Live sheep vessel the Awassi Express delayed by ventilation works

Terry Sim, April 13, 2018

The Awassi Express. Photo – Yevgeniy B.

LIVE sheep export ship, the MV Awassi Express, is expected to be delayed for several days from leaving Fremantle port while its ventilation systems are adjusted.

The Australian Maritime Safety Authority (AMSA) is still waiting for the owner of Panama-flagged livestock carrier MV Awassi Express to conduct third party ventilation testing on the ship in Western Australia.

AMSA imposed the requirement for third party ventilation testing on exporter Emanuel Exports after the release of Animals Australia footage on the television program 60 Minutes showing sheep, dying and dead in cramped conditions on the Awassi Express during voyages to the Middle East in 2016 and 2017.

Emanuel Exports has agreed to special export permit conditions imposed by the Department of Agriculture and Water Resources including reduced stocking densities, improved ventilation and regular monitoring of sheep welfare and conditions.

Emanuel Exports has also agreed to adjust the voyage schedule so that Kuwait will now be the first port of discharge, ahead of Qatar. The ship is due to unload about 24,000 sheep in Kuwait about 14 days after its departure from Fremantle and will then discharge the remaining 33,000 sheep in Qatar about three days later.

However, AMSA has said it will not renew the ship’s Australian Certificate for the Carriage of Livestock unless it is satisfied the ship complied with Marine Order 43, including requirements for minimum air flow across all areas of the livestock pens.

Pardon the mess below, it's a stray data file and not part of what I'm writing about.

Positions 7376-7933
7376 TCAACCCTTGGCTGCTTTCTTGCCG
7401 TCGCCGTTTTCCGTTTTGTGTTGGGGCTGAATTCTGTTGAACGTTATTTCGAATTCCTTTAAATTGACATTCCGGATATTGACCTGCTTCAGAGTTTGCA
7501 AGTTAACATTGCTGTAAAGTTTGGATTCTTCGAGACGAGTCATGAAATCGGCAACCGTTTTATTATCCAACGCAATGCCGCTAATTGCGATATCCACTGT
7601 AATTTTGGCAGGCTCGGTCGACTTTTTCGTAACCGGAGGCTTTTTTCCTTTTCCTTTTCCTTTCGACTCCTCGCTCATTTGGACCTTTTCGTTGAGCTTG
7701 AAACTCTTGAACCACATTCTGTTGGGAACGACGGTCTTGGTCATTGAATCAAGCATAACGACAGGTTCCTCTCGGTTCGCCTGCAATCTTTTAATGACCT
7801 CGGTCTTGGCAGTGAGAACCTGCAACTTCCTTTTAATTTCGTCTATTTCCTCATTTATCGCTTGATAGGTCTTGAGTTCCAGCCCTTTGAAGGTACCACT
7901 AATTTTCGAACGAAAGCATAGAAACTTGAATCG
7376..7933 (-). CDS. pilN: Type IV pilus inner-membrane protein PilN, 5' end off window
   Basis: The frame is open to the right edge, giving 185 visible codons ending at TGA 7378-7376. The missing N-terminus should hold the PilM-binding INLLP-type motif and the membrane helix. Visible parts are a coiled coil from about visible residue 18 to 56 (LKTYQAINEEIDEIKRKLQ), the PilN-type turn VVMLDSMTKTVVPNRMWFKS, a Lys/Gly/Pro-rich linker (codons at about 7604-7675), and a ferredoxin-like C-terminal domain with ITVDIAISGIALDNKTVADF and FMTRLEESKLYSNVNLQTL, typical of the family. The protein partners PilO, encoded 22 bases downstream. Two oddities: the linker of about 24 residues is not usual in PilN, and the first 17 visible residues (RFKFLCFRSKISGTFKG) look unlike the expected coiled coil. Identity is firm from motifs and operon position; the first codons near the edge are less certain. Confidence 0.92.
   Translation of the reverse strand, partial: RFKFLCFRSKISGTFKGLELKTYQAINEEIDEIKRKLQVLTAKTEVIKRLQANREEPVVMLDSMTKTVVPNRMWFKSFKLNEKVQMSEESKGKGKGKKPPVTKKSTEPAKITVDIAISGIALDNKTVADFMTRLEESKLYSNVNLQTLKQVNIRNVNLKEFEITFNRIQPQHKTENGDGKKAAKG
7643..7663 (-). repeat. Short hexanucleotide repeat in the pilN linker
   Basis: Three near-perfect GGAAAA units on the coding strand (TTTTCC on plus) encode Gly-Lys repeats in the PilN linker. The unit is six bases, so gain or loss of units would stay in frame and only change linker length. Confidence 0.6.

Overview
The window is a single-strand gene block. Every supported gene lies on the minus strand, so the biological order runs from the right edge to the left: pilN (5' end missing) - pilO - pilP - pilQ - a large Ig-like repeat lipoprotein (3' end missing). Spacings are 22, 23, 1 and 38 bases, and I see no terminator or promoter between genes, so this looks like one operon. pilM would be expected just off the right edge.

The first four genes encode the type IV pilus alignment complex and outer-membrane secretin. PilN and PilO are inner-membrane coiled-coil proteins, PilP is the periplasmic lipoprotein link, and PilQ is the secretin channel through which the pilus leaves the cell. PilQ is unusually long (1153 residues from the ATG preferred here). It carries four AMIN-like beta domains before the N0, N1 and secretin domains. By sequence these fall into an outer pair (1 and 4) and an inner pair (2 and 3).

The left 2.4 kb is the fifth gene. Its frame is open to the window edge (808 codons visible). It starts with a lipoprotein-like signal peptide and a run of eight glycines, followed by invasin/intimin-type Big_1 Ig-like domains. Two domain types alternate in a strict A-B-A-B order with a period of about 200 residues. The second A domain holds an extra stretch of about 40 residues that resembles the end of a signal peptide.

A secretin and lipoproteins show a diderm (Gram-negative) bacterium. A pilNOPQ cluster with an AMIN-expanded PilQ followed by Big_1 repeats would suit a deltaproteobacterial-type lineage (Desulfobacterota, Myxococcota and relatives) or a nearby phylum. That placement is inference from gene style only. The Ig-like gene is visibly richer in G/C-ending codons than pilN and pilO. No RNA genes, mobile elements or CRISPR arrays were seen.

Other export permit conditions imposed on the Awassi Express by DAWR include reducing stocking density by 17.5 percent, adding an additional accredited stockman and ensuring that decks are maintained to deliver animal health and welfare. Inspections of animal welfare, feed, water and bedding must be done four times a day and recorded four times each day by the exporter and the independent department veterinarian on board, and a daily report with images of conditions provided to the department.

An AMSA spokesperson said today the authority understands the ship’s owner, Awassi Shipping SA, made arrangements for a ventilation technician from the manufacturer to assess the ship’s ventilation systems on Wednesday April 11.

“AMSA understands the technician will be undertaking adjustment work on the ship’s ventilation systems prior to the owner engaging a third party to conduct comprehensive ventilation testing.

“This work is expected to take several days to complete,” the AMSA spokesperson said.


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  1. Jan kendall, April 13, 2018

    And by the way. If the farmers are so ‘upset’ by the cruelty to their sheep, how come these Ships Of Shame still easily buy more sheep to export? Hypocrites! By the way I grew up on a farm. But I no longer eat meat or dairy.

  2. Jan Kendall, April 13, 2018

    This whole issue disgusts me. Live sheep exports earn less than $250 million a year and the reputation of Australia’s agricultural industry is ruined internationally for this. The DAWR and Coalition need to wake up to themselves. This is the 21st century, not medieval times. Who are they trying to protect?. Oh yes, their empires. It’s Yes Minister all over again. Time to apply ethics and ban the live sheep trade.

  3. Hazel Dickinson, April 13, 2018

    Those inspection reports must be made public if we are to have any faith in our government.

  4. Christine Osborne, April 13, 2018

    Why take the 33,000 sheep for Qatar all the way to Kuwait, higher up the Gulf?
    They should be unloaded first. It is totally unnecessary seven days travel for them. Let’s get things straight, OK. Author: The Gulf states and Oman with good knowledge of the region. Better still make this the final shipment of live animals. Period.

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